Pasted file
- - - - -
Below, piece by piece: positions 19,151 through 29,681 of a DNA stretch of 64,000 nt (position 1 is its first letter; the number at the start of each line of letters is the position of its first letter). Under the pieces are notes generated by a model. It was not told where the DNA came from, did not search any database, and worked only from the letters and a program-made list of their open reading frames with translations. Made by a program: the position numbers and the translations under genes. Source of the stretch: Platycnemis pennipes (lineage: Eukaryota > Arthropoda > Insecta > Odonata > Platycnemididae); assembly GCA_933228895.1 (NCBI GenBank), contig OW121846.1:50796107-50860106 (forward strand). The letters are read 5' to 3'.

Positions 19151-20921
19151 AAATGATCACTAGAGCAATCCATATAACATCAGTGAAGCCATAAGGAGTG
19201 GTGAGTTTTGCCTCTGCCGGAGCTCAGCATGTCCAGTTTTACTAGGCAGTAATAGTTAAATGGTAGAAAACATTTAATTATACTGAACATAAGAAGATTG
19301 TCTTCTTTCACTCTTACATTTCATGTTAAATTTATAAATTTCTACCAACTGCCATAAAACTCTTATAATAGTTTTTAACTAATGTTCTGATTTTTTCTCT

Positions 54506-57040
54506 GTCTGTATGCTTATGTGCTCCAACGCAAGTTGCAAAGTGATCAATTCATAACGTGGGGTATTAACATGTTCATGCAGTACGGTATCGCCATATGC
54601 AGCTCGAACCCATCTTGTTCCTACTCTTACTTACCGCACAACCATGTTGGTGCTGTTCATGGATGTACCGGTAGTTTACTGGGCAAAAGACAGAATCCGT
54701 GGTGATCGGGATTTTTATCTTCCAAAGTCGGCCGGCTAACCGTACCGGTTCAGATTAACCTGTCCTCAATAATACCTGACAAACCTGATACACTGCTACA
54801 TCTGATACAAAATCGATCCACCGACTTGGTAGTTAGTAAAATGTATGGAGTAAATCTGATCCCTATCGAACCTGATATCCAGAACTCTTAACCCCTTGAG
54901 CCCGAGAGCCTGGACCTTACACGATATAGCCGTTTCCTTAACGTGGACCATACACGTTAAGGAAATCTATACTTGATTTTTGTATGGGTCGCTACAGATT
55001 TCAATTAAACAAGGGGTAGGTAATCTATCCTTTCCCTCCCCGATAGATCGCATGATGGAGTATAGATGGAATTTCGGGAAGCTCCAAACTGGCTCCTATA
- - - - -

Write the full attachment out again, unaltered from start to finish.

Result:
Below, piece by piece: positions 19,151 through 29,681 of a DNA stretch of 64,000 nt (position 1 is its first letter; the number at the start of each line of letters is the position of its first letter). Under the pieces are notes generated by a model. It was not told where the DNA came from, did not search any database, and worked only from the letters and a program-made list of their open reading frames with translations. Made by a program: the position numbers and the translations under genes. Source of the stretch: Platycnemis pennipes (lineage: Eukaryota > Arthropoda > Insecta > Odonata > Platycnemididae); assembly GCA_933228895.1 (NCBI GenBank), contig OW121846.1:50796107-50860106 (forward strand). The letters are read 5' to 3'.

Positions 19151-20921
19151 AAATGATCACTAGAGCAATCCATATAACATCAGTGAAGCCATAAGGAGTG
19201 GTGAGTTTTGCCTCTGCCGGAGCTCAGCATGTCCAGTTTTACTAGGCAGTAATAGTTAAATGGTAGAAAACATTTAATTATACTGAACATAAGAAGATTG
19301 TCTTCTTTCACTCTTACATTTCATGTTAAATTTATAAATTTCTACCAACTGCCATAAAACTCTTATAATAGTTTTTAACTAATGTTCTGATTTTTTCTCT

Positions 54506-57040
54506 GTCTGTATGCTTATGTGCTCCAACGCAAGTTGCAAAGTGATCAATTCATAACGTGGGGTATTAACATGTTCATGCAGTACGGTATCGCCATATGC
54601 AGCTCGAACCCATCTTGTTCCTACTCTTACTTACCGCACAACCATGTTGGTGCTGTTCATGGATGTACCGGTAGTTTACTGGGCAAAAGACAGAATCCGT
54701 GGTGATCGGGATTTTTATCTTCCAAAGTCGGCCGGCTAACCGTACCGGTTCAGATTAACCTGTCCTCAATAATACCTGACAAACCTGATACACTGCTACA
54801 TCTGATACAAAATCGATCCACCGACTTGGTAGTTAGTAAAATGTATGGAGTAAATCTGATCCCTATCGAACCTGATATCCAGAACTCTTAACCCCTTGAG
54901 CCCGAGAGCCTGGACCTTACACGATATAGCCGTTTCCTTAACGTGGACCATACACGTTAAGGAAATCTATACTTGATTTTTGTATGGGTCGCTACAGATT
55001 TCAATTAAACAAGGGGTAGGTAATCTATCCTTTCCCTCCCCGATAGATCGCATGATGGAGTATAGATGGAATTTCGGGAAGCTCCAAACTGGCTCCTATA